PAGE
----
Maconochie had faced a mutiny from a quarter-deck; had, as a lad, confronted, with only a toy-dirk in hand, a howling circle of barbaric mountain tribesmen thirsty for his blood; and yet, he was wont to


  ― 16 ―
say, never did human look appal him as that transport's glare of—gratitude.

“It's death—this—you know, my man?”

“Death—'tis—an' welcome!” It was a hyena shriek made articulate.

“My friend, let me help you up!” Again Captain Maconochie stretched forth his hand.

Tracey looked up. “D'yer mean it?” The softening of the words passed in the next instant from his face and tone. “Mean it!” he continued, “o' course yer mean it! Be'n't it yer dooty to 'and me to th' gallows!”

Maconochie pressed down his hand—lower—lower still—till it touched Tracey's shoulder.

“Tracey!” he whispered, “Tracey! it is my duty to save you from—the gallows. That is why I am here. Tracey—let us be friends!”

No. 33-149—his agony wried his mouth as he spoke—simply repeated “Friends!” and then bent his head upon his scarred hands. The upheaval of his universe had come, for, from the vortex of hell had sprung a voice—an official voice—that had uttered a kindly word. Kind words he had sometimes had before, but they were from clergymen; and the gospellers were bound to say something kind sometimes to earn their stipends.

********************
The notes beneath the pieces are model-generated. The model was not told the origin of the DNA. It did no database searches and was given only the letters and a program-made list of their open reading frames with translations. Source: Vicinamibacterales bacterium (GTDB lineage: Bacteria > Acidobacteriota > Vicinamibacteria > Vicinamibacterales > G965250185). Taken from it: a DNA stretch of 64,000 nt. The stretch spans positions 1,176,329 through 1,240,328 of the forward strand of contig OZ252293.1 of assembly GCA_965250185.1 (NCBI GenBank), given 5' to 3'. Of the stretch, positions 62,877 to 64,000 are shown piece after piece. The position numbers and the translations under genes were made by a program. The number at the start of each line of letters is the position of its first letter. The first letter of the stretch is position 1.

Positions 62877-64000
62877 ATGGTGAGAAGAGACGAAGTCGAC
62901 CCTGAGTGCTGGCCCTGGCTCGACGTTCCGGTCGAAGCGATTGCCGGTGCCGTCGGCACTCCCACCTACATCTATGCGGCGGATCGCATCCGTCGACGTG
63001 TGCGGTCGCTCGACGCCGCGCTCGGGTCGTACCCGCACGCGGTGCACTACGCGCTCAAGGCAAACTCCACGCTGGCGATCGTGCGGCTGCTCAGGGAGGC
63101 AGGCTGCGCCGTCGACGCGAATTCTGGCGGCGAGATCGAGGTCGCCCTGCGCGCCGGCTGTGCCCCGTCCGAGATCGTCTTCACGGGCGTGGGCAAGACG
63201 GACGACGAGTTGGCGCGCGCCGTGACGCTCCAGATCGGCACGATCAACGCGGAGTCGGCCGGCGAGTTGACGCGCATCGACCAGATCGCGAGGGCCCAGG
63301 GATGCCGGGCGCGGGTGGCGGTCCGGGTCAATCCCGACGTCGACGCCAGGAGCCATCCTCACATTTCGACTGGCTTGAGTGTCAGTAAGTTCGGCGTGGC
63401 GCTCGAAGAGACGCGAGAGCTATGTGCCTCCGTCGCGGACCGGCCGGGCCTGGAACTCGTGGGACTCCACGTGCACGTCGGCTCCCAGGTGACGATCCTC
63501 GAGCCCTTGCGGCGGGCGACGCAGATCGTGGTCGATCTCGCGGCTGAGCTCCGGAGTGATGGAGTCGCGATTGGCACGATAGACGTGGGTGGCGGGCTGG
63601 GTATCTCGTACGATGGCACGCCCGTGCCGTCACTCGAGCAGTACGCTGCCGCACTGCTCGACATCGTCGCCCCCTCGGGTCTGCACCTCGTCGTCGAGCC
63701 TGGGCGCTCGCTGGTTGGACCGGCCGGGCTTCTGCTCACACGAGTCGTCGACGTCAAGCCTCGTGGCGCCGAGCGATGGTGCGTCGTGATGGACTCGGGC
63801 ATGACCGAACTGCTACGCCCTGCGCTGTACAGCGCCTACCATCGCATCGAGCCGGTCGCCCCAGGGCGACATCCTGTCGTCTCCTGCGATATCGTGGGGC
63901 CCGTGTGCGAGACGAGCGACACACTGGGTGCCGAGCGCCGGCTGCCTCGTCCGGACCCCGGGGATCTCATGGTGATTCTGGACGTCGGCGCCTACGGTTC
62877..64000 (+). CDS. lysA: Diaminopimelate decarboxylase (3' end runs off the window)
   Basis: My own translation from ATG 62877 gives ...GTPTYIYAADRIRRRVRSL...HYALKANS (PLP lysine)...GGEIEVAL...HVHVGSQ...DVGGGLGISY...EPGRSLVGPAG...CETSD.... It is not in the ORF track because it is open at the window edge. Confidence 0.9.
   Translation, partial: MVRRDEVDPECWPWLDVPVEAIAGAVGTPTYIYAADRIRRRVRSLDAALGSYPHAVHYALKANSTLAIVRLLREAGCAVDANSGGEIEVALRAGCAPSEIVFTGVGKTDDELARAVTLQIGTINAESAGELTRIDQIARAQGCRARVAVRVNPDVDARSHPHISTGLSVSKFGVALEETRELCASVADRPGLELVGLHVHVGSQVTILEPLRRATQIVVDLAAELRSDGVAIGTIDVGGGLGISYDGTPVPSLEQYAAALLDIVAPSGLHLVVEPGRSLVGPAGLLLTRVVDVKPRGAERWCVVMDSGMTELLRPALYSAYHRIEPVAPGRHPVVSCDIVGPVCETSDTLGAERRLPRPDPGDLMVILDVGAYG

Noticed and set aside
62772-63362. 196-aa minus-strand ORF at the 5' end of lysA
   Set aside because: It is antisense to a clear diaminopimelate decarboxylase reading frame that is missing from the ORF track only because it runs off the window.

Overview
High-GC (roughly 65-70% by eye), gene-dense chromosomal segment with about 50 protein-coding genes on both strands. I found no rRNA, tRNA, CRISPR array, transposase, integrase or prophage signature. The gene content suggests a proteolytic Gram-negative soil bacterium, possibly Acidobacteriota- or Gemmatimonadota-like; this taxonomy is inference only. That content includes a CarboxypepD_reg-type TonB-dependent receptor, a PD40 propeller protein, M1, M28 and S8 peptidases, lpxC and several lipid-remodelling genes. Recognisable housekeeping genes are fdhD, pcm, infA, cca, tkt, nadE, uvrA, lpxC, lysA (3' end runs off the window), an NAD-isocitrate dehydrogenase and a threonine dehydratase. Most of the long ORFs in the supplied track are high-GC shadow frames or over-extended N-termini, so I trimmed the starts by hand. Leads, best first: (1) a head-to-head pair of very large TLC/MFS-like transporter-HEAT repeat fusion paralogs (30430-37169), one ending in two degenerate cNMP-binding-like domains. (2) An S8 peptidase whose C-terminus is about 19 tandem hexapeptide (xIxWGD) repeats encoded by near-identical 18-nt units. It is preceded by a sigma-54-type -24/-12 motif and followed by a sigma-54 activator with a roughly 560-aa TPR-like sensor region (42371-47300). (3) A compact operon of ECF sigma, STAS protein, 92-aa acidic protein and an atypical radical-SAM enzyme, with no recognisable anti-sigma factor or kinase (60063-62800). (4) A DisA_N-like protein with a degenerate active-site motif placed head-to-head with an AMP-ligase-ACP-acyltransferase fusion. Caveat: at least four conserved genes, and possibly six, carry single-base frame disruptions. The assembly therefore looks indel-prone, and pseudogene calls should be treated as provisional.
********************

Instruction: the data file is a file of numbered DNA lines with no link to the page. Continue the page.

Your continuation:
― 17 ―

While a man might draw twenty breaths he sat so, challenging his consciousness whether or no his world was altered. And then, from the core of the beast-nature with which the System had superseded that granted unto him by his Creator—John Price said once “there were doubts as to the Creator, but there were none as to the System”—he spumed once more a torrent of volcanic hatred and suspicion.

“It's all a—trap; yer think I be a double softy to be taken in so? Yer playin' the forgivin' to get time to call the guards, 'cos yer afraid I was a-goin' to kill yer! Oh, yer devil!”

He stood with parching lips and clenched hands, and the knots bulged on his temples as when a gymnast braces himself for a feat that will cause the heavens to resound either with Homeric plaudits or with his death-scream. Had he sprung, the help of soldier-guard would have come too late for the Super. But—

“Stay!” cried Maconochie. “What proof do you demand that I am not the monster you fancy me? How can I show you my truth—that I mean to be as true a friend to every man here who will allow me as I can with God's help be—how can I do this?”

The appeal held Tracey in spite of himself. Scarcely knowing what he did, he gazed through the


  ― 18 ―
one window-space (unglazed) of the hut. Crossing the parade-ground leisurely were a lady and a maid-servant. A soldier followed them ten paces away. He pointed to them, and cried, hoarsely—

“Is that your wife?”

Maconochie's look followed the pointing-finger. “Yes!” he replied.

“Then, I'll believe yer if—you—trust—her—your wife, I mean—in this room alone wi' me for five minutes by your watch.”

The Superintendent's face grew haggard in the tremendousness of the ordeal. But his soul answered to the test.

He went out—and said a few words to his wife. She went into the room, all unknowing, but believing utterly in her husband's wisdom.

previous
next